Ice Sheets

Fast action with little effect

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Science  25 Nov 2016:
Vol. 354, Issue 6315, pp. 1017-1018
DOI: 10.1126/science.354.6315.1017-g

The ice–ocean interface helps determine how ice sheets decay.

PHOTO: NATIONAL GEOGRAPHIC CREATIVE/ALAMY STOCK PHOTO

Pine Island Glacier (PIG) is responsible for a major part of Antarctica's ice loss, with an ice stream whose rate of flow to the sea accelerated by around 75% between 1974 and 2010. Like many similar glaciers, its decay is thought to be linked to warming of the ocean with which it makes contact. Christianson et al. report subannual observations of PIG for the period 2009 to 2014, which show that glacier retreat and accelerated ice flow likely were initiated decades ago by such ocean-induced melting, and that transient ocean cooling has only a relatively minor effect on ice flow once marine ice sheet instability is under way. The long-term effects of ocean temperature variability on ice flow still are not known, however.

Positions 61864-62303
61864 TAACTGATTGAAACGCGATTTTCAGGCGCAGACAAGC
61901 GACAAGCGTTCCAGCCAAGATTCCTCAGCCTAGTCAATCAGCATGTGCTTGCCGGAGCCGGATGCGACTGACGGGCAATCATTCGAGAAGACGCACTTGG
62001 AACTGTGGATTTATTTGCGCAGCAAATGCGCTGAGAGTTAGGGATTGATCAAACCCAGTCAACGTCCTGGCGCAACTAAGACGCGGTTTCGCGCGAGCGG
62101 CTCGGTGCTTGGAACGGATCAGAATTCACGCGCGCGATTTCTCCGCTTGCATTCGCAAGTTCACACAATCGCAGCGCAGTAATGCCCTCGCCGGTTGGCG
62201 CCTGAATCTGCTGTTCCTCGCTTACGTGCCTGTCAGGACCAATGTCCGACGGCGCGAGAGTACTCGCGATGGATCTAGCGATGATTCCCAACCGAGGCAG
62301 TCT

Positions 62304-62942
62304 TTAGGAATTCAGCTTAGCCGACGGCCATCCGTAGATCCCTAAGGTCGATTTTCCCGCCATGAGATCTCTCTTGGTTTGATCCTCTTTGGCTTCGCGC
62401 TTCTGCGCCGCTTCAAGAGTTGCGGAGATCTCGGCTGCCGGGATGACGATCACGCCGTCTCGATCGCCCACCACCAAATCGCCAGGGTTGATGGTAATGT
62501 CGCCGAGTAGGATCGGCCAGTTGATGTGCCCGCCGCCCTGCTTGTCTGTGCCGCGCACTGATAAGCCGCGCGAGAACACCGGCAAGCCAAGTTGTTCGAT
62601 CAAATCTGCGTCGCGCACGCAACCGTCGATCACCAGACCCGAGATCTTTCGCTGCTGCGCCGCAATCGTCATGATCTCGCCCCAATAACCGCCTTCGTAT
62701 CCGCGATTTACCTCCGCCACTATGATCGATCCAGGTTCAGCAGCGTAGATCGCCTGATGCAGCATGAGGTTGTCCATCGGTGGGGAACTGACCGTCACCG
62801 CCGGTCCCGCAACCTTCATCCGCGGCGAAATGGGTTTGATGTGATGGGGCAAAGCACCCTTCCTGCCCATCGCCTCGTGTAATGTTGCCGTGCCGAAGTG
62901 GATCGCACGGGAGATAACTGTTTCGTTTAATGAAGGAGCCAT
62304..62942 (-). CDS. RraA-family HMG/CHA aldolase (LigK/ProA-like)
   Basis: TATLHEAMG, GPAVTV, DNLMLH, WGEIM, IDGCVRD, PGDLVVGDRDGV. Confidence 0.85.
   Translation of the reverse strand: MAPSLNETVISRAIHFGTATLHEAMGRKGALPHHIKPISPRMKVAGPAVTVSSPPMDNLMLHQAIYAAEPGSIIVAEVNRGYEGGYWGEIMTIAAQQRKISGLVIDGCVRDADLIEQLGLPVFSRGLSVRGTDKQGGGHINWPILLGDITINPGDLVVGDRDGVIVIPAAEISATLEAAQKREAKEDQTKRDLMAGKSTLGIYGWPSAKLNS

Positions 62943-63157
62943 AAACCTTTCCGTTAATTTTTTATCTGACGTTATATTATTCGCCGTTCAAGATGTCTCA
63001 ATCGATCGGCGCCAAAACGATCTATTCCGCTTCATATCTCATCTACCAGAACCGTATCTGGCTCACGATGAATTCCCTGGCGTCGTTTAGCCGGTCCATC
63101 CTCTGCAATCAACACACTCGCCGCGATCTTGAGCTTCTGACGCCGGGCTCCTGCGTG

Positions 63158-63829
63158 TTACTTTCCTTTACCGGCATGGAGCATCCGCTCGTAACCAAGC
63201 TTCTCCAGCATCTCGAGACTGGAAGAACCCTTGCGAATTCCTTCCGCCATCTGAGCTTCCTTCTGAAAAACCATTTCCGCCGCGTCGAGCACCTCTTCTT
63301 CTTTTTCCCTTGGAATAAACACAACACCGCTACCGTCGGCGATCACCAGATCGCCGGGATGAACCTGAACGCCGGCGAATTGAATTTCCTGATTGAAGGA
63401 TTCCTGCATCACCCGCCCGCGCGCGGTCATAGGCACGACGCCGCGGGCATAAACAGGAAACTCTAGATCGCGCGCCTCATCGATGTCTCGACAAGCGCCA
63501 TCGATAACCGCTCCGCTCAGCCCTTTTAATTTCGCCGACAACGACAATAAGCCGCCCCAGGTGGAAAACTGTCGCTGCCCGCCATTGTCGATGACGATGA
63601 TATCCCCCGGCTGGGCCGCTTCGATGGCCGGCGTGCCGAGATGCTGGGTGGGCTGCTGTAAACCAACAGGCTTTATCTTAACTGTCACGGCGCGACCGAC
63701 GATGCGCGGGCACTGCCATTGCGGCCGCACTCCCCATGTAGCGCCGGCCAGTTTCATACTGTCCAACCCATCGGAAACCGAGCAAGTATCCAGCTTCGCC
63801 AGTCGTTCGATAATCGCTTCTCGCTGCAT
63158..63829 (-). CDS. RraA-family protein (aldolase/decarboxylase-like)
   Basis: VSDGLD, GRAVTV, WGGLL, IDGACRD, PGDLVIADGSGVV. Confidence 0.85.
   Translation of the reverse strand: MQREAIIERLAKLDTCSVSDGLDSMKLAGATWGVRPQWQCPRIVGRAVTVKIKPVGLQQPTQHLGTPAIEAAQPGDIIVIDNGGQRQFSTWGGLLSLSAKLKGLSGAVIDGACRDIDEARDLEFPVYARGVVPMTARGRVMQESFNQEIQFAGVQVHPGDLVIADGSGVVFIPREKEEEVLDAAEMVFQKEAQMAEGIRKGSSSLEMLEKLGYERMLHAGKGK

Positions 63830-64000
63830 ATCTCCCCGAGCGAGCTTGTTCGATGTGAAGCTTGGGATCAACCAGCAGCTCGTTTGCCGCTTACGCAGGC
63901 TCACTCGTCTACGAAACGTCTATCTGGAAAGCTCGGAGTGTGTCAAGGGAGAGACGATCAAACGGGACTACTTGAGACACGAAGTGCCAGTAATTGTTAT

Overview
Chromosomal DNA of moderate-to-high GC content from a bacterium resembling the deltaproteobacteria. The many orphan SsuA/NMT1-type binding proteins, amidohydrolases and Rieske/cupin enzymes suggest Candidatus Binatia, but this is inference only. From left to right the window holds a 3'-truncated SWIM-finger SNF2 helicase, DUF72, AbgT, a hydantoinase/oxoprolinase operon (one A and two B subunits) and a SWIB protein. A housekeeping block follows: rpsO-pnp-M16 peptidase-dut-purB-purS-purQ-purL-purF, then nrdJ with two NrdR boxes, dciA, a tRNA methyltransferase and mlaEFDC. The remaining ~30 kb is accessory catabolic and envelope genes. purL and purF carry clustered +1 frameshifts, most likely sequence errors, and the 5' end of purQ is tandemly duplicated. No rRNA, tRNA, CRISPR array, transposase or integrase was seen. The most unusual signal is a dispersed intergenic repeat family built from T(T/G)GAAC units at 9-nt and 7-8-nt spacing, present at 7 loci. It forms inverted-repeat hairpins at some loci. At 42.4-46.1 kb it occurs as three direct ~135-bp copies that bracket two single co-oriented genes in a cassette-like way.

Geophys. Res. Lett. 10.1002/2016GL070500 (2016).

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